Duck Soup (1933)
I was first introduced to the Marx Brothers (Groucho, Harpo, Chico, and Zeppo) in one of my favorite classes at The University of Michigan – Cinema. It was more like an afternoon of fun at the movies since in our lecture all we did was analyze and critique classic films.
The Marx Brothers laugh riot film, “Duck Soup”, has to go down as one of the best and most hilarious political films of the century! Pure anarchy reigned as the idiocy of war was laid bare and Rufus T. Firefly’s (Groucho Marx) rapid-fire one-liners were pure genius.
Enter Rufus T.
On days we screened The Marx Brothers films, the lecture hall seemed a little bit fuller. I was also guilty of padding the room since I would tell my boyfriend what movie we were reviewing and the Marx Brothers quickly became his and my favorites. “Whatever it is, I’m against it.” Groucho in (“Horse Feathers”1932)
Directed by Leo McCarey and written by Bert Kalmar and Harry Ruby, the film was first released theatrically by Paramount Pictures on November 17, 1933. The storyline of “Duck Soup” involves the wealthy Mrs. Teasdale (Margaret Dumont) insisting that Rufus T. Firefly (Groucho) be appointed the leader of the small, bankrupt country of Freedonia before she will continue to provide their much-needed financial aid. (Wikipedia)
Meanwhile, neighboring country Sylvania is attempting to annex Freedonia. Sylvanian ambassador Trentino (Louis Calhern) tries to instigate a revolution while attempting to woo Mrs. Teasdale. To further tip the scale in his favor, he also tries to dig up dirt on Firefly by sending in bumbling spies Chicolini (Chico) and Pinky (Harpo).
I adore Harpo (Arthur Duer Marx born Adolph Marx; November 23, 1888 – September 28, 1964), he is totally off the wall with his facial expressions and his manic pantomime sight gags! Harpo actually played the harp (hence his nickname) and there was usually a scene in the Marx Brothers movies that featured Harpo playing a beautiful piece on the harp.
Margaret Dumont is often described as not getting the Brothers humor. In fact, she did. In a 1940 interview, Dumont said, “Scriptwriters build up to a laugh, but they don’t allow any pause for it. That’s where I come in. I ad lib—it doesn’t matter what I say—just to kill a few seconds so you can enjoy the gag”.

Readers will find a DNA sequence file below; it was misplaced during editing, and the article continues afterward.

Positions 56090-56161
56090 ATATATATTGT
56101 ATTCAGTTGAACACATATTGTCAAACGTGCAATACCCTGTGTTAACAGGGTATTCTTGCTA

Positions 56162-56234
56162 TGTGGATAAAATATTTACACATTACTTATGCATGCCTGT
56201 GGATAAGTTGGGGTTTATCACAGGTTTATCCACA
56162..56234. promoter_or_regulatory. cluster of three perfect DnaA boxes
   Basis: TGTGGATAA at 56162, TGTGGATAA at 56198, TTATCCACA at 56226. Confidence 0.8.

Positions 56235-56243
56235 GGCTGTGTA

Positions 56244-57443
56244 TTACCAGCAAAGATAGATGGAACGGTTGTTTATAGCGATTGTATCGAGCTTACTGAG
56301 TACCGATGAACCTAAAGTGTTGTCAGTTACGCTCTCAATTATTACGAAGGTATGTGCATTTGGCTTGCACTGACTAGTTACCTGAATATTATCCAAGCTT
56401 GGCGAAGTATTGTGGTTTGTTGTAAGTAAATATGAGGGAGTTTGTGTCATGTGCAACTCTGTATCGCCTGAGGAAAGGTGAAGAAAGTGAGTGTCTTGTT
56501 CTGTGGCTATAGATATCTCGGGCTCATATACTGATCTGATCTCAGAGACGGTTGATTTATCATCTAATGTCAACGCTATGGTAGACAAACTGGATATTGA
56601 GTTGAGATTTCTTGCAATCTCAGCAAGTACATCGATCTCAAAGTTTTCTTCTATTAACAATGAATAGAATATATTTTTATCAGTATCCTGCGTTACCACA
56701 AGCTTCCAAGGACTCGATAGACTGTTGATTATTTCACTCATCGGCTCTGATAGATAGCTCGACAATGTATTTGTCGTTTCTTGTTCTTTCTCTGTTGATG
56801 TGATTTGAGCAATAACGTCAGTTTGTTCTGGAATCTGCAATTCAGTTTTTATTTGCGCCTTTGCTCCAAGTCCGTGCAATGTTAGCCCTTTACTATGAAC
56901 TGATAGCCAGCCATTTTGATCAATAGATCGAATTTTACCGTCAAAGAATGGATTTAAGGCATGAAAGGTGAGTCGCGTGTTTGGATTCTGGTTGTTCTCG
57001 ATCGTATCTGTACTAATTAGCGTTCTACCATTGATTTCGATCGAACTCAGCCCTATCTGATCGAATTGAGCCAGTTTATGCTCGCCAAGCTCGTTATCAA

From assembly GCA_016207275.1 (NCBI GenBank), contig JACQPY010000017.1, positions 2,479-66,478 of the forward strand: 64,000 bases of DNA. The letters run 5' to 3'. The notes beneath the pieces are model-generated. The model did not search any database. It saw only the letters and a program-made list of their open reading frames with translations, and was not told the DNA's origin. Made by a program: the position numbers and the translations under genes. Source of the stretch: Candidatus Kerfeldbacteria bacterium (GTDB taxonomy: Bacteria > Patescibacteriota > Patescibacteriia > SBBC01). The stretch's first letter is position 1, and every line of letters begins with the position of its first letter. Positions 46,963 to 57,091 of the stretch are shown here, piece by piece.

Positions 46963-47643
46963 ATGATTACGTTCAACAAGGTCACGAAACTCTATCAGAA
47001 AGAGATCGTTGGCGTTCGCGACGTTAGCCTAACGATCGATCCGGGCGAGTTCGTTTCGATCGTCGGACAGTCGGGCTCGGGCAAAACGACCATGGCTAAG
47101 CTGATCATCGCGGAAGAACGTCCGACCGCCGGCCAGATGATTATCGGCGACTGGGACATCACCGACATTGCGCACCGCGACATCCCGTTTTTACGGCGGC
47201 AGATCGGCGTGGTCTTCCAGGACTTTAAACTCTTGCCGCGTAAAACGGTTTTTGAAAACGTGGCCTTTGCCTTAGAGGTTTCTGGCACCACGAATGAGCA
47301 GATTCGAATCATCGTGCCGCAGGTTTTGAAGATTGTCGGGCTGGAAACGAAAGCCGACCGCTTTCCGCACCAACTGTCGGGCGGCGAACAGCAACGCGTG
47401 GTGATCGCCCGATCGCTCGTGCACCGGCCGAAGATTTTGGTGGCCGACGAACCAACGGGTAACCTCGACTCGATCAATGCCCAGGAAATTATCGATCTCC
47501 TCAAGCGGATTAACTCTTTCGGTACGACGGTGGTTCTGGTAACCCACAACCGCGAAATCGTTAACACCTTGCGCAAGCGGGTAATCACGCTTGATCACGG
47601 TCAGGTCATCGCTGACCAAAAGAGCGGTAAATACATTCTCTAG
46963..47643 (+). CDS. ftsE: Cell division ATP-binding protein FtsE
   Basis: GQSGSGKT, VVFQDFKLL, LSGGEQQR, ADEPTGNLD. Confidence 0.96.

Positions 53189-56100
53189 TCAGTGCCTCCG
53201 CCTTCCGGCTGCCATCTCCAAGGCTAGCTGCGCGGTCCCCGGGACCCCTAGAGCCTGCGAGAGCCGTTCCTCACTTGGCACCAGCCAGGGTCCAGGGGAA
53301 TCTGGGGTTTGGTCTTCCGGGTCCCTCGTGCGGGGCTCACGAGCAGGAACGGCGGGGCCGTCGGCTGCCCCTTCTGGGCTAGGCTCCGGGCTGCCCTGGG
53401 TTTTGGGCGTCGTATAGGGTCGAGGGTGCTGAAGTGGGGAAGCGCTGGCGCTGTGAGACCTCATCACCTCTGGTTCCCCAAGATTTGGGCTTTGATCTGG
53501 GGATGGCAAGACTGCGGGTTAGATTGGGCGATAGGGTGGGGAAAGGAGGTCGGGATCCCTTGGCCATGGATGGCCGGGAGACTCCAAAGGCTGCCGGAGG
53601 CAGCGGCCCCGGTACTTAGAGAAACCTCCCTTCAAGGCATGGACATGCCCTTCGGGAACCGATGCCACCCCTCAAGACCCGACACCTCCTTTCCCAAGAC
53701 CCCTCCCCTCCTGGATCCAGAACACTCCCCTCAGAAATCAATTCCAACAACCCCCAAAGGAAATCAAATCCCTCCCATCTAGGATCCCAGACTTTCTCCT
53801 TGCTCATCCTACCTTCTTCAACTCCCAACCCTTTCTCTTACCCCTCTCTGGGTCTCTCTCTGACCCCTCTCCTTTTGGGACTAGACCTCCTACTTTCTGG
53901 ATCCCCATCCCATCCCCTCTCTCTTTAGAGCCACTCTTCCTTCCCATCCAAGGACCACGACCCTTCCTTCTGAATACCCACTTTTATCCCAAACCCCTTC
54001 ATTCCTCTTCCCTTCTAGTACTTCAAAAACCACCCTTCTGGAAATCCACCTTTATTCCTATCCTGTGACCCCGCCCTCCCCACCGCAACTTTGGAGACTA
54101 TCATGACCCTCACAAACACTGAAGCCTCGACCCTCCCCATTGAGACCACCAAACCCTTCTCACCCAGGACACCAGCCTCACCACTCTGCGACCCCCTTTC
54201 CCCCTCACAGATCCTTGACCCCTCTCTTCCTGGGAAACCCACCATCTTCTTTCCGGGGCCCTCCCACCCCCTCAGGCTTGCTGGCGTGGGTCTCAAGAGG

Personally, I don’t know how she could keep a straight face working with Groucho.
Margaret Dumont would typically portray the rich widow that Groucho was always trying to dupe. He could simultaneously insult and make advances towards her. It was fabulous to watch since his wit and timing were impeccable.
Julius Henry Marx (October 2, 1890 – August 19, 1977)
Premiering during The Depression, “Duck Soup” was not initially received as well as their previous films. However, critical opinion has evolved and the film has since achieved the status of a classic. “Duck Soup“ is now widely considered by critics to be a masterpiece of comedy and the Marx Brothers’ finest film. (Wikipedia)
In 1990 the United States Library of Congress deemed Duck Soup “culturally, historically, or aesthetically significant” and selected it for preservation in the National Film Registry.
Chico and Zeppo round out the troupe. Chico was known for being the crafty con artist (who was usually teamed with Harpo) and for his broken Italian accent (although the Brothers were Jewish) and Zeppo, who always played the straight man. (This was also Zeppo’s last film with his brothers)
In the famous “mirror scene,” Pinky, dressed as Firefly, pretends to be Firefly’s reflection in a missing mirror, matching his every move—including absurd ones that begin out of sight—to near perfection. In one particularly surreal moment, the two men swap positions, and thus the idea of which is a reflection of the other. Eventually, and to their misfortune, Chicolini, also disguised as Firefly, enters the frame and collides with both of them.
Although its appearance in Duck Soup is the best-known instance, the concept of the mirror scene did not originate in this film. Max Linder included it in Seven Years Bad Luck (1921), where a man’s servants have accidentally broken a mirror and attempt to hide the fact by imitating his actions in the mirror’s frame. Charlie Chaplin used a similar joke in The Floorwalker (1916), though it did not involve a mirror. (Wikipedia)
“Just Wait ‘Til I Get Through With It” parodies the ridiculous state of politics and sounds all too familiar.
I admit to being a political junkie and the Marx Brothers humor and point of view ring true in how ludicrous and corrupt the political system is. We know it’s a racket, the Brothers know it’s a racket and they have no compunction with sticking that fact right in your face.
If you’re interested in binge-watching The Marx Brothers, Universal Home Video has released Duck Soup on DVD, unrestored but uncut, as part of a six-disc box set The Marx Brothers: Silver Screen Collection, which includes the Brothers’ other Paramount films, The Cocoanuts, Animal Crackers, Monkey Business, and Horse Feathers. Definitely worthy of the buy.